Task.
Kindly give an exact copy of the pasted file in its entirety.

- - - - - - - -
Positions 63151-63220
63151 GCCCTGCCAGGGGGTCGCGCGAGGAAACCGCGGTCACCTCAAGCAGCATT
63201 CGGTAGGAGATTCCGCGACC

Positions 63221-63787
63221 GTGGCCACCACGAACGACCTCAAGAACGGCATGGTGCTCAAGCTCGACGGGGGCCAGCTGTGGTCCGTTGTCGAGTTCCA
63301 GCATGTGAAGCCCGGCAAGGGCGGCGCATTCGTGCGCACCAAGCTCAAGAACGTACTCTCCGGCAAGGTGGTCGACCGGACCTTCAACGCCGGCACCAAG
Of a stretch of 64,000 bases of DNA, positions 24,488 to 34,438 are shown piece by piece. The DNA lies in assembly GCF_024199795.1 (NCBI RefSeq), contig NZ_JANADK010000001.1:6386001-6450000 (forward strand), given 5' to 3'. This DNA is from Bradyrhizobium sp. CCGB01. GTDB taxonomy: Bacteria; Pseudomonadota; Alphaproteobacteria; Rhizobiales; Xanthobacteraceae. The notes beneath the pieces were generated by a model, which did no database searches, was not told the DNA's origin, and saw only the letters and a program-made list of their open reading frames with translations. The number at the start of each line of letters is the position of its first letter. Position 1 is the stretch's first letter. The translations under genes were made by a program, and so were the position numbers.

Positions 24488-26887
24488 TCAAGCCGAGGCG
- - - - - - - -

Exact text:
Positions 63151-63220
63151 GCCCTGCCAGGGGGTCGCGCGAGGAAACCGCGGTCACCTCAAGCAGCATT
63201 CGGTAGGAGATTCCGCGACC

Positions 63221-63787
63221 GTGGCCACCACGAACGACCTCAAGAACGGCATGGTGCTCAAGCTCGACGGGGGCCAGCTGTGGTCCGTTGTCGAGTTCCA
63301 GCATGTGAAGCCCGGCAAGGGCGGCGCATTCGTGCGCACCAAGCTCAAGAACGTACTCTCCGGCAAGGTGGTCGACCGGACCTTCAACGCCGGCACCAAG
Of a stretch of 64,000 bases of DNA, positions 24,488 to 34,438 are shown piece by piece. The DNA lies in assembly GCF_024199795.1 (NCBI RefSeq), contig NZ_JANADK010000001.1:6386001-6450000 (forward strand), given 5' to 3'. This DNA is from Bradyrhizobium sp. CCGB01. GTDB taxonomy: Bacteria; Pseudomonadota; Alphaproteobacteria; Rhizobiales; Xanthobacteraceae. The notes beneath the pieces were generated by a model, which did no database searches, was not told the DNA's origin, and saw only the letters and a program-made list of their open reading frames with translations. The number at the start of each line of letters is the position of its first letter. Position 1 is the stretch's first letter. The translations under genes were made by a program, and so were the position numbers.

Positions 24488-26887
24488 TCAAGCCGAGGCG